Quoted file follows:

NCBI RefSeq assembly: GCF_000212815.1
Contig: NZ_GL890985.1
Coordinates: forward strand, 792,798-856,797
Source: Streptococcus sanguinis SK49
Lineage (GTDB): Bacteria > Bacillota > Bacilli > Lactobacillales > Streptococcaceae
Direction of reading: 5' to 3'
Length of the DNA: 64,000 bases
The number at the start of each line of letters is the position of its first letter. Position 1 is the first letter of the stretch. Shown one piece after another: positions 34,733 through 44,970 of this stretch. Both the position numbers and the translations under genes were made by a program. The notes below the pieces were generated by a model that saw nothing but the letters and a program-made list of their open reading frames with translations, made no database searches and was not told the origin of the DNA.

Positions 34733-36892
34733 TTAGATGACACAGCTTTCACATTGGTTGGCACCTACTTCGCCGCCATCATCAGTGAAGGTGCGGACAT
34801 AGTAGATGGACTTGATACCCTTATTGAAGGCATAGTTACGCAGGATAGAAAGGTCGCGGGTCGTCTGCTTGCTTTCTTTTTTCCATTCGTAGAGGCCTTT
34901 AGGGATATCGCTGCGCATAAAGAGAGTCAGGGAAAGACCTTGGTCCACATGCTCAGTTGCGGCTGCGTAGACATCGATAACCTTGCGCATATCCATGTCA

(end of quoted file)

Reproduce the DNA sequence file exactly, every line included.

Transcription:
NCBI RefSeq assembly: GCF_000212815.1
Contig: NZ_GL890985.1
Coordinates: forward strand, 792,798-856,797
Source: Streptococcus sanguinis SK49
Lineage (GTDB): Bacteria > Bacillota > Bacilli > Lactobacillales > Streptococcaceae
Direction of reading: 5' to 3'
Length of the DNA: 64,000 bases
The number at the start of each line of letters is the position of its first letter. Position 1 is the first letter of the stretch. Shown one piece after another: positions 34,733 through 44,970 of this stretch. Both the position numbers and the translations under genes were made by a program. The notes below the pieces were generated by a model that saw nothing but the letters and a program-made list of their open reading frames with translations, made no database searches and was not told the origin of the DNA.

Positions 34733-36892
34733 TTAGATGACACAGCTTTCACATTGGTTGGCACCTACTTCGCCGCCATCATCAGTGAAGGTGCGGACAT
34801 AGTAGATGGACTTGATACCCTTATTGAAGGCATAGTTACGCAGGATAGAAAGGTCGCGGGTCGTCTGCTTGCTTTCTTTTTTCCATTCGTAGAGGCCTTT
34901 AGGGATATCGCTGCGCATAAAGAGAGTCAGGGAAAGACCTTGGTCCACATGCTCAGTTGCGGCTGCGTAGACATCGATAACCTTGCGCATATCCATGTCA